Current Industry News

Opinion analysis: An extremely narrow Fair Debt Collection Practices Act ruling

On Wednesday, the Supreme Court unanimously affirmed the U.S. Court of Appeals for the 10th Circuit in Obduskey v. McCarthy & Holthus LLP, holding that parties who enforce security interests are not debt collectors within the meaning of the Fair Debt Collection Practices Act provided that they do no more than the bare minimum required by state law to enforce the security interest. Justice Stephen Breyer’s opinion for the court is short and primarily focused on the text of the statute. After the argument, in which the justices sounded skeptical about the petitioner’s reading of the text, this outcome is hardly surprising. Indeed, the most notable thing about this case is probably Justice Sonia Sotomayor’s concurrence.


Resource Management Services, Inc. is pleased to announce Marian Sangalang, Vice President of The Bureaus, Inc. and currently President of RMA International, will moderate a roundtable, “Best Practices in Debt Sales at the Collection and Recovery Solutions 2019 conference at the Four Seasons Hotel, Las Vegas May 8 – 10, 2019.

California Consumer Loans Exempt from Usury May Be Deemed “Unconscionable”

In a little-noticed development with significant ramifications, the California Supreme Court ruled in De La Torre v. CashCall Inc., S. Cal. 5th 966 (2018), that the interest rate on consumer loans of $2,500 or more may render the loans  “unconscionable” under the California Financial Code—even though the loan is not usurious under California law. The financial product that is subject to the  litigation is an unsecured $2,600 loan, payable over a 42-month term, with an  annual percentage rate of up to 135%, which is typically made to subprime borrowers.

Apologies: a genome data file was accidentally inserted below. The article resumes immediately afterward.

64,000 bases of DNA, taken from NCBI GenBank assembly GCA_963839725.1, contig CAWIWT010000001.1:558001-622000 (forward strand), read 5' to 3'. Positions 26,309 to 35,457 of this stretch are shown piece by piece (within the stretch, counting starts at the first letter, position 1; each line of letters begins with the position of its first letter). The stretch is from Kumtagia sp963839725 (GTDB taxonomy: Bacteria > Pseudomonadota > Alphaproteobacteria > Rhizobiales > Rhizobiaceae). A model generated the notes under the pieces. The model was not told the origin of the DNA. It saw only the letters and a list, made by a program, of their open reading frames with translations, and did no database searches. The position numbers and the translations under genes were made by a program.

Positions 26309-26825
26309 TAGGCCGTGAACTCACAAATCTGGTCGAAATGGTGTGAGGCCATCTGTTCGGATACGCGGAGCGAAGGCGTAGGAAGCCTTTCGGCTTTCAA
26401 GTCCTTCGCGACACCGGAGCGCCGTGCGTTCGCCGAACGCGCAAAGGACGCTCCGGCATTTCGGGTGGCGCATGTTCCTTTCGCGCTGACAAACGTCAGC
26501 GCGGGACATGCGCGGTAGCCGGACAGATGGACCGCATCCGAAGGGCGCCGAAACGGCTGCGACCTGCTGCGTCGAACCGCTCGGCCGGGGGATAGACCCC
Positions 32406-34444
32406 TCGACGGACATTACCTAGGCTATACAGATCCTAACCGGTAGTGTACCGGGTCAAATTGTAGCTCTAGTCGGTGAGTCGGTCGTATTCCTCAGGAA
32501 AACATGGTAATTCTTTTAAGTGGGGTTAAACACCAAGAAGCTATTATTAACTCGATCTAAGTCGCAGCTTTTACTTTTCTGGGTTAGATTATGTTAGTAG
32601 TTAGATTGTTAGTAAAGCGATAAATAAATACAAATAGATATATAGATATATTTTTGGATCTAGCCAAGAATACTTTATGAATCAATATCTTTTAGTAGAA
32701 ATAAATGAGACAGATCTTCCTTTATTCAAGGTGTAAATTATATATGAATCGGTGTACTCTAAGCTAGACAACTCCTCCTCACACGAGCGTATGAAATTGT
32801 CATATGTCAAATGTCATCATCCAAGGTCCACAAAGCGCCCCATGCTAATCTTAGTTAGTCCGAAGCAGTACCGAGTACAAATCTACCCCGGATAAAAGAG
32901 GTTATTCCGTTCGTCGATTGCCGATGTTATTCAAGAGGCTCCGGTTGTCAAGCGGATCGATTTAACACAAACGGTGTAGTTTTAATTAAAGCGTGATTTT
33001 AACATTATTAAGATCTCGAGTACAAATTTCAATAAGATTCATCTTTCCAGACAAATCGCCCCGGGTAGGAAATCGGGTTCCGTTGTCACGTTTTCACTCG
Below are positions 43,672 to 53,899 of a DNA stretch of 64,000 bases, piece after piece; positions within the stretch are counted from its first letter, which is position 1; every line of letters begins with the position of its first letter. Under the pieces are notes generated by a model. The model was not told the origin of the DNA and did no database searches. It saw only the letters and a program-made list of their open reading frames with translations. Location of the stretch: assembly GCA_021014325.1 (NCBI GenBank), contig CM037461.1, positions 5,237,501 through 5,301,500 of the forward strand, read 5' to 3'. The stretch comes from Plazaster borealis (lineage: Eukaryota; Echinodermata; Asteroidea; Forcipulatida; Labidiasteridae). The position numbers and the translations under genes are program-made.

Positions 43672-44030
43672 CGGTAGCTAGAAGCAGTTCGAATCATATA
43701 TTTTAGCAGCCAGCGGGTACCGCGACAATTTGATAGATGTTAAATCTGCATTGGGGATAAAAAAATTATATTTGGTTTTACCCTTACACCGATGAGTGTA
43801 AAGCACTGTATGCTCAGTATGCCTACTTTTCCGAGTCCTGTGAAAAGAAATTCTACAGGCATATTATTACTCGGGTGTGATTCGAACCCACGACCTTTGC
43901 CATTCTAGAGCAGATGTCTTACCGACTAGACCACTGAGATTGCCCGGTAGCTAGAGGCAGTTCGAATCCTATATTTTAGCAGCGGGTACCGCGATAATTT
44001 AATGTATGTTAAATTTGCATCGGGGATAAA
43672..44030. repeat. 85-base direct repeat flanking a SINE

Nevada joins coalition against abusive payday lending

Nevada Attorney General Aaron Ford is pressuring the Consumer Finance Protection Bureau to enforce a rule that would protect borrowers from abusive lending. In 2017, the CFPB announced a new rule that would protect borrowers and ensure they would have the ability to repay loans, while also prohibiting lenders from using abusive tactics for repayment, the Attorney General’s office said in a statement. The rule went into effect in 2018 and was meant to protect borrowers and stop lenders from using abusive tactics to get people to repay their loans, but compliance was delayed until Aug. 19 of this year. The protection bureau has proposed to delay compliance until Nov. 19 — three years after the regulation was finalized — and is now looking into another rule that would rescind this ruling entirely, according to a statement from the Nevada attorney general’s office.

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